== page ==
The Conjure-Man Dies, by Rudolph Fisher
The Classics Club theme for February just happens to be the Harlem Renaissance (plus more), which gave me a good chance to start working on the challenge I signed up for too. I decided to start with The Conjure-Man Dies, which is a mystery set in early 1930s Harlem.
Dr. John Archer has his medical office across the street from an undertaker and a "psychist" who claims to be able to read faces so well that he can tell you all about yourself and your future. When the conjure-man is murdered in the middle of a reading, Dr. Archer and the NYPD detective assigned to the case, Perry Dart, team up to solve the mystery. Then the corpse disappears from a guarded room and walks in, claiming to have revived himself with his special powers--so the two men will need all their expertise to figure out the puzzle.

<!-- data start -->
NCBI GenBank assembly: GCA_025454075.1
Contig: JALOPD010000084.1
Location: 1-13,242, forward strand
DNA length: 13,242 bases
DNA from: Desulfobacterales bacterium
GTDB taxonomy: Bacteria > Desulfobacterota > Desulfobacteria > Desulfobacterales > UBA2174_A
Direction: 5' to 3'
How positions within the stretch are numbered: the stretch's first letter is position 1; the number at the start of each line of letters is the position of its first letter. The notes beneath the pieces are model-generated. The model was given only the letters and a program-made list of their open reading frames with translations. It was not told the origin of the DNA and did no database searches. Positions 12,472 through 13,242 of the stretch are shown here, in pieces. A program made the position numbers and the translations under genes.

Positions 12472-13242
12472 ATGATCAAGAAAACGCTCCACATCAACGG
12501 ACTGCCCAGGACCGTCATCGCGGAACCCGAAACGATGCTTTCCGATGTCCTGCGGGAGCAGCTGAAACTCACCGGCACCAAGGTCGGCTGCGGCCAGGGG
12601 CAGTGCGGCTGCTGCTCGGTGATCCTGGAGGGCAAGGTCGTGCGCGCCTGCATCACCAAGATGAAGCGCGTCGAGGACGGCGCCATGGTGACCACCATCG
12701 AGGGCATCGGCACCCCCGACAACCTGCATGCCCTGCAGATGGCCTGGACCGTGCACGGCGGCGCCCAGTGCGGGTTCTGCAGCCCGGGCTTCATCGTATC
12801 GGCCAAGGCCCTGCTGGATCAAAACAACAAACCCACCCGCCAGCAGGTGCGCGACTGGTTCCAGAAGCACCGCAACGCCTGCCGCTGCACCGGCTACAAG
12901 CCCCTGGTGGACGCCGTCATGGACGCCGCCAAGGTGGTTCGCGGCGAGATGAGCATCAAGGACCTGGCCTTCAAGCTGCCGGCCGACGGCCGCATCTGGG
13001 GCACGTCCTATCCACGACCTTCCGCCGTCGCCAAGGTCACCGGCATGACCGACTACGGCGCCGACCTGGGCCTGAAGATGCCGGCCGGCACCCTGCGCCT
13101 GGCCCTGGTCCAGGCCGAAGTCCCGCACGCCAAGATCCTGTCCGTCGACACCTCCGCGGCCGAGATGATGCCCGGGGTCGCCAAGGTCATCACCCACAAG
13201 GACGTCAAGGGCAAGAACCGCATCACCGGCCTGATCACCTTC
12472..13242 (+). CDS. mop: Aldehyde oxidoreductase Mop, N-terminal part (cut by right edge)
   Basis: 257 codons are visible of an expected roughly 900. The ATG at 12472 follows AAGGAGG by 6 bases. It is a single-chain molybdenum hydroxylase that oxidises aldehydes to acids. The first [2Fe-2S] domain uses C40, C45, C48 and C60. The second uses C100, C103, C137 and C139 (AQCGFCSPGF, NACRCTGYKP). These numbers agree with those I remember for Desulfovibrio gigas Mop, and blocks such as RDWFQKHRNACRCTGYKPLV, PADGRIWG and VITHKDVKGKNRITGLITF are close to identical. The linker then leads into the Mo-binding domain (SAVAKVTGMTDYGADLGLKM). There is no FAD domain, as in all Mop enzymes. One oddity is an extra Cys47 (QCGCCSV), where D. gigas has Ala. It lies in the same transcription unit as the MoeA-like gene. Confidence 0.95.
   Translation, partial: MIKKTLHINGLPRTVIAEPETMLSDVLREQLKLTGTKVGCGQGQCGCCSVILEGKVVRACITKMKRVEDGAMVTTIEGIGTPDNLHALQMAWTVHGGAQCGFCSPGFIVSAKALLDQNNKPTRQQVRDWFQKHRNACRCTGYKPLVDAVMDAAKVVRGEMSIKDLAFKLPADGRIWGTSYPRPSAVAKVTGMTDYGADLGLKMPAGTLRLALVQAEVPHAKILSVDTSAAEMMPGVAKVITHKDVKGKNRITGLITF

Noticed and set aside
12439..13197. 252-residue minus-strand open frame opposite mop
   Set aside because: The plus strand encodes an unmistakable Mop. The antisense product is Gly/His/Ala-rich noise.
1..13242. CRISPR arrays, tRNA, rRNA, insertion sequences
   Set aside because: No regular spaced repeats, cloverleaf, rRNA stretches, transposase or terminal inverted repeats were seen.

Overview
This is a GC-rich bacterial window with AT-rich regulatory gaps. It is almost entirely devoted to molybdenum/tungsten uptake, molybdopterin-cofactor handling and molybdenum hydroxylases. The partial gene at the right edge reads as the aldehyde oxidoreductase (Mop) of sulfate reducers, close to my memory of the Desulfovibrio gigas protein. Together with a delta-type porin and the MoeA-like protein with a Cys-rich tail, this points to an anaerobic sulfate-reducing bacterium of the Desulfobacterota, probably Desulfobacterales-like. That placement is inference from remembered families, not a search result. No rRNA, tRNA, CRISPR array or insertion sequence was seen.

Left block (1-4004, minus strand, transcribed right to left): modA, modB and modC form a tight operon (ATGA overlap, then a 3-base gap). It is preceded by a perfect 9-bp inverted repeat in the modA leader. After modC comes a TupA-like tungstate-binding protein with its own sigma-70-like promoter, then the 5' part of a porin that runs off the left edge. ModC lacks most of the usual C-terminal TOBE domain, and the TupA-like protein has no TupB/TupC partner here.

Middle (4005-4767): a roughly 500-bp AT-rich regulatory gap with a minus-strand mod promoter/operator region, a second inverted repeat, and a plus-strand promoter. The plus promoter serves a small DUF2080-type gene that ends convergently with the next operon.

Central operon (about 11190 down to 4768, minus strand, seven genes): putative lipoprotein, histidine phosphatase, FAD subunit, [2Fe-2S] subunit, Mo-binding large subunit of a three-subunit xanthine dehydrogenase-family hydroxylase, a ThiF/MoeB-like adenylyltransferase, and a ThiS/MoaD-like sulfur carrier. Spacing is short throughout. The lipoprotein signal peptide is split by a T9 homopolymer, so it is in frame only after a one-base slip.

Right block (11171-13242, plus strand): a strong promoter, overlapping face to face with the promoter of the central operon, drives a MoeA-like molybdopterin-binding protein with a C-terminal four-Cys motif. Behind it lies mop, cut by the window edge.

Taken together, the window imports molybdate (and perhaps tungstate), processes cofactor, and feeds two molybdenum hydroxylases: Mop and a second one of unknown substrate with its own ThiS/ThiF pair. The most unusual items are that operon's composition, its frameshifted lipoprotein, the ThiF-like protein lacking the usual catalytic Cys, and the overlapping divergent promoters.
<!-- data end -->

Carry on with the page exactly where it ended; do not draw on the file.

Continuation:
I enjoyed this mystery so much! I love a good mystery. Here we have a seriously excellent puzzle and a cast of great characters. Everyone has so much personality; you can practically see and hear them. (Since I sometimes get frustrated by flat, hard-to-differentiate characters in mysteries, I appreciated that.) There is some very fun stuff along with the serious questions; Fisher is playing around a lot.
If you're a mystery person, The Conjure-Man Dies should go on your list to read.
I've also started reading Langston Hughes' Not Without Laughter, which is very good so far, but there is no way I will finish it by the end of the month.